What shines and is unique from My Adventures With Superman is not necessarily its Anime influence (though it is a part of it), but the fact that it’s wholeheartedly sincere in how it presents its story and characters. A breath of fresh air in the midst of other DC Animated ventures, consisting of dark comedy Harley Quinn, gritty spy espionage Young Justice, and comedy spoof Teen Titans Go. We haven’t had a true sincere Superhero show in a while, one that takes itself seriously yet earnestly so, one that allows both heart and doubt. The show works by not changing the characters, but adapting the world around them. The showrunner knows to not sacrifice the core characteristics but to modernize the world in which the character exists.
It creates relatability not by making Superman depressed, jaded, and lost, but a hothead intern, who just wants to help but is too quickly judged by a fast-moving media landscape, and a civilization that changes its mind on topics and people of interest every day. One day Superman helps an old lady cross a street and he’s a hero, the next he makes an unintended mistake and he’s a villain. In the show’s social media, Superman is under scrutiny like actors and pop stars. Akin to comic books, the 2-dimensional realm of social media tends to color everyone either black or white. The show’s conflict is then just about a guy who wants to do good but does not always succeed in his intent, in a world where people believe everyone must have a selfish ulterior motive.
I grew up in a time when superheroes were at their heyday in mainstream media, raised by Christopher Nolan’s Dark Knight trilogy and the then-burgeoning Marvel Cinematic Universe. I understand why the next generation would prefer algorithm-driven content from YouTube or TikTok to entertain them over superhero films — since superheroes are rarely even heroes anymore.
In an information era where attention is commodity, entertainment is produced with ten jokes per second to keep you watching. It makes fun of itself constantly, belittling whatever character and message it may have. It deconstructs everything it introduces; no sincerity, just muddled meta-commentary. With increased division and people divided into more and more groups, entertainment is choosing to either make fun of all of them, or no one at all. Stories are homogenized and ironed out for every diet and palate, a textureless mush to make you full and laugh but forget about what your meal even was afterward. A plate with a trademarked symbol with you not knowing what the symbol even stands for anymore.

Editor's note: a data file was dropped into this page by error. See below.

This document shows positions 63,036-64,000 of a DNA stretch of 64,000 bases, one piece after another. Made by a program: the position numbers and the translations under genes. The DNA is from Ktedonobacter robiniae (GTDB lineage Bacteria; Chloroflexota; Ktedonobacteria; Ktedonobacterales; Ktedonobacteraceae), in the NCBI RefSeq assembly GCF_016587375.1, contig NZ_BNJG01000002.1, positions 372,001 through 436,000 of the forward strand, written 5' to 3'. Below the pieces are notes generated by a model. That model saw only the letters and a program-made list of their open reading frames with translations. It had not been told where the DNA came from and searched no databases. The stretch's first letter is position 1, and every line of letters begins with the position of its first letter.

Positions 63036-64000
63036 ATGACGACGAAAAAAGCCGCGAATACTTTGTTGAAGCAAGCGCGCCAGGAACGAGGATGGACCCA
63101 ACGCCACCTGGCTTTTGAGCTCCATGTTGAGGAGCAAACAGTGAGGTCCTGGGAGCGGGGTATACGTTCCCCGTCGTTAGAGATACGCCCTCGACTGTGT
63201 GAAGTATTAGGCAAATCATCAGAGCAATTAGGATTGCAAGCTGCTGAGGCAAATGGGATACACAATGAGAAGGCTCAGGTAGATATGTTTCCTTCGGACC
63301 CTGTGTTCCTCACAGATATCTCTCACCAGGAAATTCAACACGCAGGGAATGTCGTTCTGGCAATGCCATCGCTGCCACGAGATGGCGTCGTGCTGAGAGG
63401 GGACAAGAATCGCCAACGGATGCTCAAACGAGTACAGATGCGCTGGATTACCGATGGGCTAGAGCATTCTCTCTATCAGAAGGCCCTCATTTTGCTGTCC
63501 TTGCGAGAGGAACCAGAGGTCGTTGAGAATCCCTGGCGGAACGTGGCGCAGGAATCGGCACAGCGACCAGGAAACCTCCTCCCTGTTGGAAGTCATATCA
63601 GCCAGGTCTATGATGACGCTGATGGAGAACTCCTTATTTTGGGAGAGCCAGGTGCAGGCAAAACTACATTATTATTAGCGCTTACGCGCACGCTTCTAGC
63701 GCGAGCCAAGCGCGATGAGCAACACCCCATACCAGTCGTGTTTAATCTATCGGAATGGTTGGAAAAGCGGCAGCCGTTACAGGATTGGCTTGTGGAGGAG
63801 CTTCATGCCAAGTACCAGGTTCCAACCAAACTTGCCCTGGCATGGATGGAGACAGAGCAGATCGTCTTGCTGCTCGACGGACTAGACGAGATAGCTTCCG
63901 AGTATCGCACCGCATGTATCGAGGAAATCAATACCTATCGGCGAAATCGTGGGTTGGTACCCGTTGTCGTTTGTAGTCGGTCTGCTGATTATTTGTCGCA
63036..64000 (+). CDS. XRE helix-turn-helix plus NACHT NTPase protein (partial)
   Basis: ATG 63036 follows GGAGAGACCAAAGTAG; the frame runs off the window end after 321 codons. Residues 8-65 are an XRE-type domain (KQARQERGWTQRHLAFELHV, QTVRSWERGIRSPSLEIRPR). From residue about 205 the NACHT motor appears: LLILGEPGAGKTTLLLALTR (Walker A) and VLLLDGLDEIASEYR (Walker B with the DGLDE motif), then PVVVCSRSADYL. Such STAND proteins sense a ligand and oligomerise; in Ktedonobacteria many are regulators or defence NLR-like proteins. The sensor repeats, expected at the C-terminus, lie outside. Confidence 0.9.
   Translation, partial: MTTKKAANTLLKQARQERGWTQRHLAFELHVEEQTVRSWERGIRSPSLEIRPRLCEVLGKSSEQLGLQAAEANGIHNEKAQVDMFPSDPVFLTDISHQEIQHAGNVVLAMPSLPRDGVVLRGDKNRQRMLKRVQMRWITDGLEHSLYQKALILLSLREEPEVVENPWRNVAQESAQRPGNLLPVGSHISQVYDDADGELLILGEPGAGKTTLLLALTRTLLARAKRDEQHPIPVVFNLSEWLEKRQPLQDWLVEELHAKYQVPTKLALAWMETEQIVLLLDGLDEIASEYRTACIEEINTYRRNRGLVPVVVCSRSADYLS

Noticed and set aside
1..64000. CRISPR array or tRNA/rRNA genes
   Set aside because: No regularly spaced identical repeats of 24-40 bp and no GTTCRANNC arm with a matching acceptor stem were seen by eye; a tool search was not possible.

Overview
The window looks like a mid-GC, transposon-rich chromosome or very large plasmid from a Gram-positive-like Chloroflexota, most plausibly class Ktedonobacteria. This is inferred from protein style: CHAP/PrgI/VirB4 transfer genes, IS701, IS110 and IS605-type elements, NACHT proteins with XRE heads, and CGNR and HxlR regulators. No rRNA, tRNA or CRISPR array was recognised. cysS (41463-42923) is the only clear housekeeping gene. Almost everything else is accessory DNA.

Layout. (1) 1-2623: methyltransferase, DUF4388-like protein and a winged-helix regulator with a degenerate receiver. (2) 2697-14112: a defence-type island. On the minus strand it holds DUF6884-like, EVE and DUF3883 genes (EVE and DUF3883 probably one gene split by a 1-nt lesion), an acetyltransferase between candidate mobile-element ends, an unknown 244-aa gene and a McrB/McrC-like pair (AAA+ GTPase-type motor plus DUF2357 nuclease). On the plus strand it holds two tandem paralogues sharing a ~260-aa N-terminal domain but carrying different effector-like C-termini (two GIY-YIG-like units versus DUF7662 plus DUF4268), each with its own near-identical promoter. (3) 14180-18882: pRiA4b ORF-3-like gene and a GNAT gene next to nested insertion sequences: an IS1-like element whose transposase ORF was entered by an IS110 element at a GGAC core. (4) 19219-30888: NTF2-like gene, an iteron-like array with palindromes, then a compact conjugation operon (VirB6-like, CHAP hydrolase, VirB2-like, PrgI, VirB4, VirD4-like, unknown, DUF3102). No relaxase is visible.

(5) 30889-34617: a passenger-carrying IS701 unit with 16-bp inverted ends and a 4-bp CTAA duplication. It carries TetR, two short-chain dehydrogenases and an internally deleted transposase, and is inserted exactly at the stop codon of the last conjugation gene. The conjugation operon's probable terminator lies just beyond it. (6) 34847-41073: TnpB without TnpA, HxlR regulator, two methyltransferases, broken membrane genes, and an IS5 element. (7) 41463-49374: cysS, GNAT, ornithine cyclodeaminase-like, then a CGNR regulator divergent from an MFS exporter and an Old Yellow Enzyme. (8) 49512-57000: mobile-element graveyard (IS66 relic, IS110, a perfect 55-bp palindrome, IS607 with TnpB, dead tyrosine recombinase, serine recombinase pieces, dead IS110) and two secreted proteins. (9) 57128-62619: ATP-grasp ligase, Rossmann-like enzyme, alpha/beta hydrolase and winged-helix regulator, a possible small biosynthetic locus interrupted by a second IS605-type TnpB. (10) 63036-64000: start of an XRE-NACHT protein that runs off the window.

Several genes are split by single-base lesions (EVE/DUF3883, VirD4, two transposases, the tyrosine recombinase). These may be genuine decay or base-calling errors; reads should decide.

My Adventures With Superman cleansed my palate almost the same way Across the Spiderverse did (another win for animation), by bringing back old-fashioned sincerity. To revitalize a dying genre, maybe all it took was honoring the source material, in all its cheesy honesty. The true twist and subversion is keeping Superman true despite everything. The show proves that modern mass entertainment can be fast-paced and have heart, funny and not make fun of the characters or events happening on screen. Sincerity doesn’t lie. Perhaps the difficulty superhero writers have faced over the years is in writing something they truly believe in, and so they put themselves and their doubts draped in capes.
Superman isn’t just the capital “S” in superhero, he’s the entire word, and he’s only ever as boring as you or me. He always has noble intentions and tries to do good, but things don’t always end up the way he hopes them to. The difference between him and us is he exists in a heightened hyperreal world, where everything is brought to its symbolic extremes. He has supreme power and is able to do supreme good, because of that some people are rubbed the wrong way and hate him supremely for it. At the end of the day, he shouldn’t be brought down to our level, we should attempt to reach his.
Acclaimed comic book writer Grant Morrison once claimed that “Superhero stories are sweated out at the imagined lowest levels of our culture, but like that shard off a hologram, they contain at their hearts all the dreams and fears of generations in vivid miniature.” Directors like Martin Scorcese compare superhero movies as akin to amusement park rides; no value except in mindless entertainment. I’d argue they carry value in how they present us something we dream of, not just power fantasy, but moral fantasy, justice and equality. But all that falls flat, if not delivered with absolute sincerity and faith. Our view on superheroes reflects our views on ourselves. Superheroes should stop being improbabilities we look down on, into impossibilities we look up to.